In the month of January, we have the birthdays of two Southern icons.
They fought in a tumultuous war over our country's future. Some historians have made efforts to demean their places in our history. Their unquestionable character has stood the test of time against these attacks. They were devout Christians who fought for their beloved Virginia. It was their belief that whatever outcome that prevailed was God's will.
In their days, the state's sovereignty was considered equal to or greater than the limited powers of the federal government. When President Lincoln ordered the invasion of Virginia and other Southern states, Virginians responded against this calamity. Their secession was provoked by his order.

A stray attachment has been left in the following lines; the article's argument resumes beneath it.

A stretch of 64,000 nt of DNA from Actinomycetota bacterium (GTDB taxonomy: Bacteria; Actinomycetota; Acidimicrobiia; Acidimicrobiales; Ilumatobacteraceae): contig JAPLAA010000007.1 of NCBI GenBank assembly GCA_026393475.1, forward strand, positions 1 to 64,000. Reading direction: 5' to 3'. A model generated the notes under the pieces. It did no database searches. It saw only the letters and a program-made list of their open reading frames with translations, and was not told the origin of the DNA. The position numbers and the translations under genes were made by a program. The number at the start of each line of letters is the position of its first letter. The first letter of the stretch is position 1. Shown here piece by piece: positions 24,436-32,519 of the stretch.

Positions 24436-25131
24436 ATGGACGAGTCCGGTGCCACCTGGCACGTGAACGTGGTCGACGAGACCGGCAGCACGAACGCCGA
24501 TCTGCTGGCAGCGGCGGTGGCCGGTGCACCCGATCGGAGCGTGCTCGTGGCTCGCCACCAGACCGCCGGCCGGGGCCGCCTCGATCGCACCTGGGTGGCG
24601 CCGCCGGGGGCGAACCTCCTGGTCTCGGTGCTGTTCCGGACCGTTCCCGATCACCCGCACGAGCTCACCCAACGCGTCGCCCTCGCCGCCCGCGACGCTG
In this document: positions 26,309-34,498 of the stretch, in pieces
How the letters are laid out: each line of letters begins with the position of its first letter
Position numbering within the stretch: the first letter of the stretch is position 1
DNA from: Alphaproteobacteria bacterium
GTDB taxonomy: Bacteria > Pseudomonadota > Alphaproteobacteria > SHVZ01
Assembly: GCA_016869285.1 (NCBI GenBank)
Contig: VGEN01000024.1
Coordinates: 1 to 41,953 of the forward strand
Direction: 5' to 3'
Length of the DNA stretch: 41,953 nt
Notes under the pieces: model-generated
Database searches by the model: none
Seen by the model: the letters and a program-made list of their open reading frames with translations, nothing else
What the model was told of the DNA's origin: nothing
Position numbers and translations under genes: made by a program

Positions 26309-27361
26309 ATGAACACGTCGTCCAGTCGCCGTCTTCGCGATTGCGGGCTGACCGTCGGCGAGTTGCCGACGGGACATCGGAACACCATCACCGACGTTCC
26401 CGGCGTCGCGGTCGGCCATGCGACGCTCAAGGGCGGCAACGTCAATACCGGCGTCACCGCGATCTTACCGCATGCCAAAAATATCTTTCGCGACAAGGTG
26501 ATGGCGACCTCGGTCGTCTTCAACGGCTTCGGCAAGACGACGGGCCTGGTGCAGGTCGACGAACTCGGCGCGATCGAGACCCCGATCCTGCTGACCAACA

Many sons of Virginia stepped up to defend her borders. Robert E. Lee and Thomas "Stonewall" Jackson had no other choice.
Neither man believed in forced servitude. Gen. Lee freed his family's slaves in 1857. Gen. Jackson bought and freed a young black man who worked with him at Virginia Military Institute.
They fought to maintain their state's liberty. Virginians knew what the Constitution meant. They wrote it.
Gen. Robert E. Lee was born Jan. 21, 1807. He was called the greatest American general by Gen. Dwight D. Eisenhower.
Thomas "Stonewall" Jackson was born Jan. 19, 1824.
Robert L. Gordon
North Augusta, S.C.